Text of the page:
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I'm adding a set of template tags to a Django application and I'm not sure how to test them. I've used them in my templates and they seem to be working but I was looking for something more formal. The main logic is done in the models/model managers and has been tested. The tags simply retrieve data and store it in a context variable such as

{% views_for_object widget as views %}
Retrieves the number of views and stores them in a context variable.
# or
{% most_viewed_for_model main.model_name as viewed_models %}
Retrieves the ViewTrackers for the most viewed instances of the given model.

So my question is do you typically test your template tags and if you do how do you do it?

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5 Answers 5

up vote 17 down vote accepted

This is a short passage of one of my test files, where self.render_template a simple helper method in the TestCase is:

    rendered = self.render_template(
        '{% load templatequery %}'
        '{% displayquery django_templatequery.KeyValue all() with "list.html" %}'

        '{% load templatequery %}'
        '{% displayquery django_templatequery.KeyValue all() notwith "list.html" %}'

It is very basic and uses blackbox testing. It just takes a string as template source, renders it and checks if the output equals the expected string.

The render_template method is quite simplistic:

from django.template import Context, Template

class MyTest(TestCase):
    def render_template(self, string, context=None):
        context = context or {}
        context = Context(context)
        return Template(string).render(context)
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How do you test this outside of a project scope, say, for a reusable app? Rendering a template string that include {% load custom_tag %} does not seem to work, at least without additional work? –  Santa Apr 23 '10 at 19:40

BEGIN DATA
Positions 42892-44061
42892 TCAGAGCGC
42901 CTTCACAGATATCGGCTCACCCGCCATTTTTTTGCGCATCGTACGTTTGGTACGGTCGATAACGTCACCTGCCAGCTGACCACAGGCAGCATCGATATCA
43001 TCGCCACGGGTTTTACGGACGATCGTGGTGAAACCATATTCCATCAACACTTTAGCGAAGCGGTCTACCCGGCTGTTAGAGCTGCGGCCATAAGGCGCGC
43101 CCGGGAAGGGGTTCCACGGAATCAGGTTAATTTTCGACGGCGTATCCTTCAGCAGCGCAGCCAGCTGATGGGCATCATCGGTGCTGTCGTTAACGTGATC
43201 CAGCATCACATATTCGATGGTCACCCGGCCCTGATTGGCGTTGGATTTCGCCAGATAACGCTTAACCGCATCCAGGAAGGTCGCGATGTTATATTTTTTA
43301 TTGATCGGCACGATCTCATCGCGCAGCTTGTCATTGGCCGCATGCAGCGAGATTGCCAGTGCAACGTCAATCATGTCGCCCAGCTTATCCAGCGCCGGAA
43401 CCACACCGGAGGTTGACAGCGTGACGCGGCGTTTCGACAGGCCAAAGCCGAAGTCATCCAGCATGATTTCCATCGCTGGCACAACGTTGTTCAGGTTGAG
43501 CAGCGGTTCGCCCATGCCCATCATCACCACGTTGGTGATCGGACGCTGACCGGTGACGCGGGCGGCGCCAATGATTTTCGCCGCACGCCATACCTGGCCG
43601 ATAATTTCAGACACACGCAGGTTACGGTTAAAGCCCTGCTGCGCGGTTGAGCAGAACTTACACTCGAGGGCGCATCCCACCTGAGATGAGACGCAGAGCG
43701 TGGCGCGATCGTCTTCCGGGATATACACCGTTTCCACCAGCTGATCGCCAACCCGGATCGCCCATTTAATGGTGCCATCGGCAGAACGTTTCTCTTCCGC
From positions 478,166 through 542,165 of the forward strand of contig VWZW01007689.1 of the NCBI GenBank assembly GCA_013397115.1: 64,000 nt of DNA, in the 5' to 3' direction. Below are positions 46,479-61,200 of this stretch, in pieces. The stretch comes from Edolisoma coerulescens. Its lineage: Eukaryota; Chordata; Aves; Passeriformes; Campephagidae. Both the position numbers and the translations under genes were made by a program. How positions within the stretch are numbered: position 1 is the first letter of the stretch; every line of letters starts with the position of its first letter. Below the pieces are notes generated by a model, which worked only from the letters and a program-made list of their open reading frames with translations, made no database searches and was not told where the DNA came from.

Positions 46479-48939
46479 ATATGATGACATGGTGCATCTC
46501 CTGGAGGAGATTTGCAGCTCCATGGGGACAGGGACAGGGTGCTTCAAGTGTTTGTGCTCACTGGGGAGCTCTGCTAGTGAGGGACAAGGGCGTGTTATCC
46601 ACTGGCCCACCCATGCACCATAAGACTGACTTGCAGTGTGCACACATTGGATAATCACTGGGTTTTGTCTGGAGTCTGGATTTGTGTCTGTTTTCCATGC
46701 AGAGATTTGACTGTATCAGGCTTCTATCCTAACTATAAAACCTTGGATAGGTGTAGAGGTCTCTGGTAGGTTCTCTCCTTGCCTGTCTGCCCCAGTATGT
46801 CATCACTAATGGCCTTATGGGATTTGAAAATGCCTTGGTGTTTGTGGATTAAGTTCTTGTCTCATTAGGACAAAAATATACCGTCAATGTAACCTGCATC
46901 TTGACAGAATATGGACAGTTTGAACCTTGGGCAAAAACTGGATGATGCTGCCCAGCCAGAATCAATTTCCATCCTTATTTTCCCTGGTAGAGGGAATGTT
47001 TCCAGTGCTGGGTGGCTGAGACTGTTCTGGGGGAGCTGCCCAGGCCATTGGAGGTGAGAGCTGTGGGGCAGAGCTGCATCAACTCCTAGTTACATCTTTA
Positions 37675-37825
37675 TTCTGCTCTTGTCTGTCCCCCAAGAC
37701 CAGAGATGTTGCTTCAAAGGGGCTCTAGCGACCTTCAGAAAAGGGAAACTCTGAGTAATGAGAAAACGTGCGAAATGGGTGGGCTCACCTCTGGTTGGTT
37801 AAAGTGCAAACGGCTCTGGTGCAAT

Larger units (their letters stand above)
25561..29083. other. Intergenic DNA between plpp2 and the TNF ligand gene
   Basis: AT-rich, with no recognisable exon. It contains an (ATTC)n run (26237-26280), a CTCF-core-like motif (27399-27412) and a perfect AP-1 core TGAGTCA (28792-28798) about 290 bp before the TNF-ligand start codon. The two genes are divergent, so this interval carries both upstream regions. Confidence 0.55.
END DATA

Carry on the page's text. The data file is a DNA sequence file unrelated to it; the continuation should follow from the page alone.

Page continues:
Answered my own question: use register = template.Library(); template.libraries['django.templatetags.mytest'] = register; register.tag(name='custom_tag', compile_function=custom_tag). –  Santa Apr 23 '10 at 20:15
what is self in your code sample? My TestCase object does not have render_template method –  Сашко Лихенко Jan 25 at 13:37
@Gregor Müllegger could you please update your answer and include the render_template method? thanks –  yamm Jun 4 at 14:18
@yamm: I just added a snippet containing the render_template method. Hope this helps. –  Gregor Müllegger Jun 28 at 10:15

You guys got me on the right track. It's possible to check that the context was correctly changed after the render:

class TemplateTagsTestCase(unittest.TestCase):        
    def setUp(self):    
        self.obj = TestObject.objects.create(title='Obj a')

    def testViewsForOjbect(self):
        t = Template('{% load my_tags %}{% views_for_object obj as views %}')
        c = Context({"obj": self.obj})
        self.assertEqual(c['views'], 1)
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A good example of how to test template tags test of flatpage templatetags

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The link is broken! –  mher Jun 14 '13 at 16:11

Strings can be rendered as templates, so you could write a test that includes a simple 'template' using your templatetag as a string and just make sure it renders correctly given a certain context.

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These tags only render an empty string and instead change the context but I should be able to test for that as well. –  Mark Lavin Nov 6 '09 at 15:31

When I was testing my template tags, I would have the tag, itself, return a string containing the text or dict I was working with ... sort of along the lines of the other suggestion.

Since tags can modify the context and/or return a string to be rendered -- I found it was fastest just to view the rendered string.

Instead of:

return ''

Have it:

return str(my_data_that_I_am_testing)

Until you are happy.

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